Although at first sight this appears a welcome simplification, those working in the field have become concerned about the implications for service provision, and in particular about the implications for best interests assessors (BIAs).

New guidance is about to be published by the Social Care Institute for Excellence (Scie) to help local authorities and PCTs manage the transfer of responsibilities. It describes the changes to the identity of the supervisory body and includes suggested tasks, timelines and templates to support the transition.

Many local authorities have been managing, from the very beginning, supervisory body functions on behalf of their local PCT. For them, the changes are clearly less of an upheaval with regard to the administration and management of the process, than it is for those which have been completely separate.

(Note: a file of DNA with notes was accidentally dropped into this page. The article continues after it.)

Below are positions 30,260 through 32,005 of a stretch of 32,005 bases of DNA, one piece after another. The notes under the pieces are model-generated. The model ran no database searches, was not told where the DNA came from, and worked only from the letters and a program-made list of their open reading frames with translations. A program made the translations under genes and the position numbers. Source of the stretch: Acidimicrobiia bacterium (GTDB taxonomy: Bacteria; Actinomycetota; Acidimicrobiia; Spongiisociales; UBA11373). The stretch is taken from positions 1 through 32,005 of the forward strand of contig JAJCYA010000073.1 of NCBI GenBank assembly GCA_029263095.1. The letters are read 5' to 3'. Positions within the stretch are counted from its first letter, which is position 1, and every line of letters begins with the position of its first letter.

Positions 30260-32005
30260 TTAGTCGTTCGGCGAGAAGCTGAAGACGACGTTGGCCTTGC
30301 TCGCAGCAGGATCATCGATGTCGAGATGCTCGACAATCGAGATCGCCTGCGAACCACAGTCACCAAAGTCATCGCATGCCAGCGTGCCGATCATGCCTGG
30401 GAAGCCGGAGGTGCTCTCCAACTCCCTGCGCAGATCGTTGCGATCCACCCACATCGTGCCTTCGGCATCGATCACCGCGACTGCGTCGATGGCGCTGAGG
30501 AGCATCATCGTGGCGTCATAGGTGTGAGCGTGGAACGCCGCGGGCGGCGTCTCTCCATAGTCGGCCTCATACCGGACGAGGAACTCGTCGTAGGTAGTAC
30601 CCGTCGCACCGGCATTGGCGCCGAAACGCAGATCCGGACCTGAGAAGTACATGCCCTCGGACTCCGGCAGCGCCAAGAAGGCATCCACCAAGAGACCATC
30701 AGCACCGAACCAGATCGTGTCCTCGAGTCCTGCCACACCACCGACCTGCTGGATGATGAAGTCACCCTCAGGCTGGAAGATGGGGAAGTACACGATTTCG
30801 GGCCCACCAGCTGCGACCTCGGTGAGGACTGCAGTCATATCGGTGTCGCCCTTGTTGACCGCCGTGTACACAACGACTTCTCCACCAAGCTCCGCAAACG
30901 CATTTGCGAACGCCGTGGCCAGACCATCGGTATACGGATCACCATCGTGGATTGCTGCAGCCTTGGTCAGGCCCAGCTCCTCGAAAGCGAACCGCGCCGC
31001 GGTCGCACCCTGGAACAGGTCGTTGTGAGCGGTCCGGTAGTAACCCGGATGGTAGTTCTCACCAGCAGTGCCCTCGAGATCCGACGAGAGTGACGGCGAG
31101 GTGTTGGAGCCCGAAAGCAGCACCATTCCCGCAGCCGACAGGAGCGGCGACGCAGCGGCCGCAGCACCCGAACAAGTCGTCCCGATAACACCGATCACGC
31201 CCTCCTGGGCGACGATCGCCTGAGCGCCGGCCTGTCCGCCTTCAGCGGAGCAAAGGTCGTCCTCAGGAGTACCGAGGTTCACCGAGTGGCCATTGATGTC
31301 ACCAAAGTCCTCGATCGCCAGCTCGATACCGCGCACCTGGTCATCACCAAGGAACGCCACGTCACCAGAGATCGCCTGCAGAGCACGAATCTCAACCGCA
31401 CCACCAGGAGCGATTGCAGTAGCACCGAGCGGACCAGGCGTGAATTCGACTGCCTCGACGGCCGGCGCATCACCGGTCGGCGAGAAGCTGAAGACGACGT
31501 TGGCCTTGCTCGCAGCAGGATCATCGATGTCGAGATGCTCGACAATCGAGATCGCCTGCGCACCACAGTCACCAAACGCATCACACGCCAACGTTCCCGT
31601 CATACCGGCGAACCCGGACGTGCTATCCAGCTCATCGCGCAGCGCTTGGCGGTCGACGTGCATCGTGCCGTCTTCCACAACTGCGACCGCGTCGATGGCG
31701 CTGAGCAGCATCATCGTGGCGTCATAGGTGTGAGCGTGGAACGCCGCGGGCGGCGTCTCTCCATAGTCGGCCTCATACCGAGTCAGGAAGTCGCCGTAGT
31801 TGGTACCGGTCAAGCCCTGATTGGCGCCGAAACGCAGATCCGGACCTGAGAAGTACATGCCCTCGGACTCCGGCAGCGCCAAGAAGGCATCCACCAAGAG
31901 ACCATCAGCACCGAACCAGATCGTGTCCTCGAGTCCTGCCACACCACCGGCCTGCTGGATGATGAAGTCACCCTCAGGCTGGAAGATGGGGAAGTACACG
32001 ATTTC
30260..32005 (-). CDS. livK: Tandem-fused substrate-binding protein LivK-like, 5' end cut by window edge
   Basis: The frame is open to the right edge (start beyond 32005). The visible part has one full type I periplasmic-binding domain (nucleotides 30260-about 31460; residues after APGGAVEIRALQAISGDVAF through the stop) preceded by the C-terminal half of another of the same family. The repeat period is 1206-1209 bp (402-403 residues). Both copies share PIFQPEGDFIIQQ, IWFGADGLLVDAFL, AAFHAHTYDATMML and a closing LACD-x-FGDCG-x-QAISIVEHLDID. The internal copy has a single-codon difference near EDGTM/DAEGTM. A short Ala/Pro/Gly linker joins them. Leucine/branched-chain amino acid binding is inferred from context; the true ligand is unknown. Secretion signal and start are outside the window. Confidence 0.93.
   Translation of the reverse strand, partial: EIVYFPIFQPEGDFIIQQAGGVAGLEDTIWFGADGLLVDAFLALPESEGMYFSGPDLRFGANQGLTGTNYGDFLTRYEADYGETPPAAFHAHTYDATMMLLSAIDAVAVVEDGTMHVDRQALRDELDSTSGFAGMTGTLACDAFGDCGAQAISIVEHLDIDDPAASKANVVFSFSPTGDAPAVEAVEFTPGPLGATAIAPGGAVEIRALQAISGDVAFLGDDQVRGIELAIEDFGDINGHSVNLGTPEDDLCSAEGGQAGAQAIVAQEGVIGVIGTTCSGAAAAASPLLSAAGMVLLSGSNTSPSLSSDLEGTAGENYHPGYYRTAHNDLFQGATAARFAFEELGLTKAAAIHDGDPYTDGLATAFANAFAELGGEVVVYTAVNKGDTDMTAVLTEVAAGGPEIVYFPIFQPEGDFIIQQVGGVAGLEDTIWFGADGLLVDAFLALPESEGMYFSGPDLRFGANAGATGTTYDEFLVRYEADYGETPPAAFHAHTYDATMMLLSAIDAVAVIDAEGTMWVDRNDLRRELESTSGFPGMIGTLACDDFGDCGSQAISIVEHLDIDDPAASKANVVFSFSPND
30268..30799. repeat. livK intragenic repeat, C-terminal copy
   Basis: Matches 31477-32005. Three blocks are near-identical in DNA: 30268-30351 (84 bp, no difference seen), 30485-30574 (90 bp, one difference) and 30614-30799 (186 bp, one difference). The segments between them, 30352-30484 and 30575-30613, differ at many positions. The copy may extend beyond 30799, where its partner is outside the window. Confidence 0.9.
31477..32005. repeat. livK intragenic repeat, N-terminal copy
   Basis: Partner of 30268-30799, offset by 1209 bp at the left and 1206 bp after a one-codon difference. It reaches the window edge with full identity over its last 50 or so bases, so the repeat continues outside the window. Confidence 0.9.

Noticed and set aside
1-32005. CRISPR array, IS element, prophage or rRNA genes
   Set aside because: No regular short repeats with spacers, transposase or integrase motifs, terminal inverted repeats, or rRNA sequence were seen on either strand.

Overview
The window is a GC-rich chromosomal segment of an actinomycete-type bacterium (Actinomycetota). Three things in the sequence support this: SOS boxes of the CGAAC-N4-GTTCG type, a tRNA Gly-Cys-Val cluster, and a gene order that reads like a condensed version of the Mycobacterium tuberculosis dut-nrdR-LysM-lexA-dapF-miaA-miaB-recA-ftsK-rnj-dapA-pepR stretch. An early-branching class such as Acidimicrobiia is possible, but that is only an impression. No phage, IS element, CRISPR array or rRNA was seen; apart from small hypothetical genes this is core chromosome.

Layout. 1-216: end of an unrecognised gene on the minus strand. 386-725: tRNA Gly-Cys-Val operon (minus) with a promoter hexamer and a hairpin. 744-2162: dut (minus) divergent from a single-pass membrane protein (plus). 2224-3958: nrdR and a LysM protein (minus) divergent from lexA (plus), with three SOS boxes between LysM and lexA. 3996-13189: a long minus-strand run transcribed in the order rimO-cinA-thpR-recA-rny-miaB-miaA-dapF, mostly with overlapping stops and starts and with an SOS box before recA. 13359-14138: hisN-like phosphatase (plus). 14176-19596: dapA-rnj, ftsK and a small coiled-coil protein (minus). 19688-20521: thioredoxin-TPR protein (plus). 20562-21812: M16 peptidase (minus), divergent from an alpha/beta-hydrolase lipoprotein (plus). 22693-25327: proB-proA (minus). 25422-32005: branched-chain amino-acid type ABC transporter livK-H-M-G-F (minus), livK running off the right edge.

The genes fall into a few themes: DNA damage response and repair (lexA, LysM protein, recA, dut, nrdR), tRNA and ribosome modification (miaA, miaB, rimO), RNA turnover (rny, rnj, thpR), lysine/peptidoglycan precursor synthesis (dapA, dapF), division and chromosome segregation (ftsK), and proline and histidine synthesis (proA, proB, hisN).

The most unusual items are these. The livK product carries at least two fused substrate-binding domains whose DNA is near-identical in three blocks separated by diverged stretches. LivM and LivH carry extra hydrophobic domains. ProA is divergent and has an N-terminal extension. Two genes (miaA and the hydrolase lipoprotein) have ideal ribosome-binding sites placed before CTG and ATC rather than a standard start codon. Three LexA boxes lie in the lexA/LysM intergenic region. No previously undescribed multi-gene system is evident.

Ordinary residence

The supervisory body responsibilities held by a PCT will be transferred to the relevant local authority where the person has ordinary residence (unless the hospital care is commissioned by authorities in Wales: see the guidance for further details). The guidance gives examples of how it will work, but the headline messages are:
• each hospital should begin to collect and record information about patients’ place of ordinary residence;
• each local authority supervisory body must be prepared to untangle confusion about this (and start the assessment process, rather than delay until clarity is achieved);